Category Archives: Publications

Sights and Moments from the 3rd Annual Peace Studies & International Development Conference

The Third Annual Peace Studies & International Development Conference for Africanist Doctoral Students and Early Post-Doctoral Career Scholars and Practitioners hosted by JEFCAS took place at the Bright Building University of Bradford on 11th May 2017.

The Theme for the conference was Resources, Conflict and Development in Africa.

The Conference provided a platform where Africanist researchers from various continents of the globe including Africa, Asia and Europe could exchange ideas and engage in critical intellectual debates across the spectrum of the conference theme.

Professor David Francis, Director of JEFCAS gave a thought provoking speech that provided an appropriate atmosphere for further intellectual discussions by the various panellists and presenters. The conference was closed with a well-articulated presentation by Professor Kenneth Omeje, Senior Research Fellow at JEFCAS that provided a well-rounded summation of the issues discussed at the Conference.

Below are some of the captured moments from the conference:

 

Yorkshire African Studies Network (YASN) Migration and Transition – Roots and Routes

Yorkshire African Studies Network conference

Migration and Transition – Roots and Routes

University of Hull, 18th and 19th May 2017

http://beta.www.hull.ac.uk/Choose-Hull/Study-at-Hull/Open-days/Visit-us.aspx

The main theme of the conference is Migration and Transition – Roots and Routes

This 2 day interdisciplinary conference aims to create an inclusive and supportive space for post-graduate scholars, academics and community members to come together in a supportive environment, to provide a platform of critical thinking, exchange of ideas and to promote inter-relationships between academics, researchers, the community and non-academics. .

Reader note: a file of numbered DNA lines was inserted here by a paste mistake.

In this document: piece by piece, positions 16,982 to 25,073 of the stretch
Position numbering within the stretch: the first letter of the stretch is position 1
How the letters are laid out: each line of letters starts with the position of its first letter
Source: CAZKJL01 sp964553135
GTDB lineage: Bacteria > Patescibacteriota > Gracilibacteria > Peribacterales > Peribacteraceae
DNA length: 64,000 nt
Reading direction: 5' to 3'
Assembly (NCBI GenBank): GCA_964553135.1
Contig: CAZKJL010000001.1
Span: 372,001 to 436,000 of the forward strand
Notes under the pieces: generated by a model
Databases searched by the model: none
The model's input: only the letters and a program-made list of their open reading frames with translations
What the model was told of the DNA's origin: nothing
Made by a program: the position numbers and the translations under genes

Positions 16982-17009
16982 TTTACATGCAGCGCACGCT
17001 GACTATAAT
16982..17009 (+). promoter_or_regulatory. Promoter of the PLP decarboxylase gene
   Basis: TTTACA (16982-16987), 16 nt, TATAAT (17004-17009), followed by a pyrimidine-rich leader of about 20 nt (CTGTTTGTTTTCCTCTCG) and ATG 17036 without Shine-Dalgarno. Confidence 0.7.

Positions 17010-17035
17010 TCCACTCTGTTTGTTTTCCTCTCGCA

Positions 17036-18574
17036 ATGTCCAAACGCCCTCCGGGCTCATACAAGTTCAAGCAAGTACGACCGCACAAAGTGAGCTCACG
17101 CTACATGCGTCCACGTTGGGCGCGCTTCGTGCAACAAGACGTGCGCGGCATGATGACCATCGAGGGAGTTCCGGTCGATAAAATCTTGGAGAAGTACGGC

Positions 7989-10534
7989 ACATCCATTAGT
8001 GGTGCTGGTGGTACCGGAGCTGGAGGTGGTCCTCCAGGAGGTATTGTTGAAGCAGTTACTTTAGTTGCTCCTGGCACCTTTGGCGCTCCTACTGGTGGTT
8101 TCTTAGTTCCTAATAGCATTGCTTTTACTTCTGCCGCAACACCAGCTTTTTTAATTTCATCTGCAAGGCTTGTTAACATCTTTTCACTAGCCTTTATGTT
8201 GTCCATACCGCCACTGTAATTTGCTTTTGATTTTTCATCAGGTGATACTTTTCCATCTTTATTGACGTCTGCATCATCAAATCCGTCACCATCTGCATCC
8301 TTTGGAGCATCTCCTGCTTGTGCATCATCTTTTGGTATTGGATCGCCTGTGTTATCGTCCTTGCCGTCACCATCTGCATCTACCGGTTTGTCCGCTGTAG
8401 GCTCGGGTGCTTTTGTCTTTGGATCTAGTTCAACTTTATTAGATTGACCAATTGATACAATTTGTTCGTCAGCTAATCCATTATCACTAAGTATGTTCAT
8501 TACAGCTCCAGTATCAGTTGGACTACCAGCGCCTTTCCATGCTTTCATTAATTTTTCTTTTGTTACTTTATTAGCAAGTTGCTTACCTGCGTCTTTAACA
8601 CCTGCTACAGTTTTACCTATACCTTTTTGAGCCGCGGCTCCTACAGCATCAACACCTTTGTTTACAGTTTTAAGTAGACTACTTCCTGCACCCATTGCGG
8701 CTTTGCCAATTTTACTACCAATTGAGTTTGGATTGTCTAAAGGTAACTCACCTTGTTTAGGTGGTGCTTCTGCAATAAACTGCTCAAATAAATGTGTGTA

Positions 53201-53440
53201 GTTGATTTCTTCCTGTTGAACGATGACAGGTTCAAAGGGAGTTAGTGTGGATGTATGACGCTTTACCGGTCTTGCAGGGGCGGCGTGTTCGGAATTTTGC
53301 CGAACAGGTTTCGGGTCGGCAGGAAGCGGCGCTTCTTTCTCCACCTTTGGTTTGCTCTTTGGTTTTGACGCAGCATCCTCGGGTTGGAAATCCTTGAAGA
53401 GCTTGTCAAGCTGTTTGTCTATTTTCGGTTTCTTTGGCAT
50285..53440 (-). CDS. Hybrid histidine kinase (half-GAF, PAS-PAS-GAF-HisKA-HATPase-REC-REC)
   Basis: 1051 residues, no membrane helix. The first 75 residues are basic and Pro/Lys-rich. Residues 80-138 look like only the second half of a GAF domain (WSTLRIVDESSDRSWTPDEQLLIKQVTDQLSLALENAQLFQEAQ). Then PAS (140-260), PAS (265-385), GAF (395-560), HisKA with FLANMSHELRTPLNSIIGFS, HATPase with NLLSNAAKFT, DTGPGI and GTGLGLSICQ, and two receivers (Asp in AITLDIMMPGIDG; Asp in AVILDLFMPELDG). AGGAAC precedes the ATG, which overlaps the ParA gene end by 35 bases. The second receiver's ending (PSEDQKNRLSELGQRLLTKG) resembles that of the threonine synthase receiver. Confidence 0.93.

The conference provides an opportunity for academics and professionals from various fields to share their theoretical knowledge, research findings and practices with colleagues, participants and community members in a relaxed and stimulating atmosphere. Participants’ input will be encouraged in order to add value and interaction, promote networking and foster partnerships throughout the duration of the conference. The conference will be interactive, providing an excellent opportunity for networking.

The main theme of the conference is Migration and Transition – Roots and Routes

There are four strands and poster presentations

Four strands:

  1. The socio-economic and demographic determinants of migration.
  2. Cultural practices, health and life transitions in refugee camps
  3. Sex slave trafficking/ sex workers
  4. Social media, political activism and restorative justice

The socio-economic and demographic determinants of migration: Socio-political, economic, ecological and violence are factors driving migration. Rising violence as a result of ethnic or religious intolerance has led to increased levels of migration. Migration can be humanitarian and/or economic.

Health and life transitions in refugee camps: Forced immigration is a challenge and the traumatic events may have an impact on the individual’s sense of self, identity, health and well-being.

Sex slave trafficking/ sex workers: The sex trade exploitation affects people from all walks of life; asylum seekers, migrant workers and sex workers.

Social media and political, cultural and religious activism: Media activism utilises social media and communication technologies for social, political, cultural and religious movements and activism. Users are able to create and share content for political, cultural and religious change.

Poster presentations: Poster presentations may be on any research topic related to Africa. All ideas will be considered.

Paper presentations will be 15 minutes. Poster presentations will be 15 minutes.

Abstracts of 250 words and poster presentations to be sent to: b.orton@hull.ac.uk  by the 30th March 2017

Foe more Information see: http://lucas.leeds.ac.uk/2017/02/23/yasn-conference-migration-and-transition-roots-and-routes/

Annual Peace Studies & International Development Conference: Resources, Conflict and Development in Africa

The annual Peace Studies & International Development conference for Africanist doctoral students and early post-doctoral career scholars and practitioners is scheduled to take place on the 11th May 2017 at the University of Bradford in United Kingdom.

The conference theme is: Resources, Conflict and Development in Africa.

Conference cluster themes include:

1) Natural Resources and Conflict

2) Transition from Resource Conflict to Peace and Peacebuilding

3) Natural Resources, Demographic Change and Development

4) Conflict, Security, Peace and Development Nexus

5) Regional Integration, Security and Development

6) Africa and the Rest of the World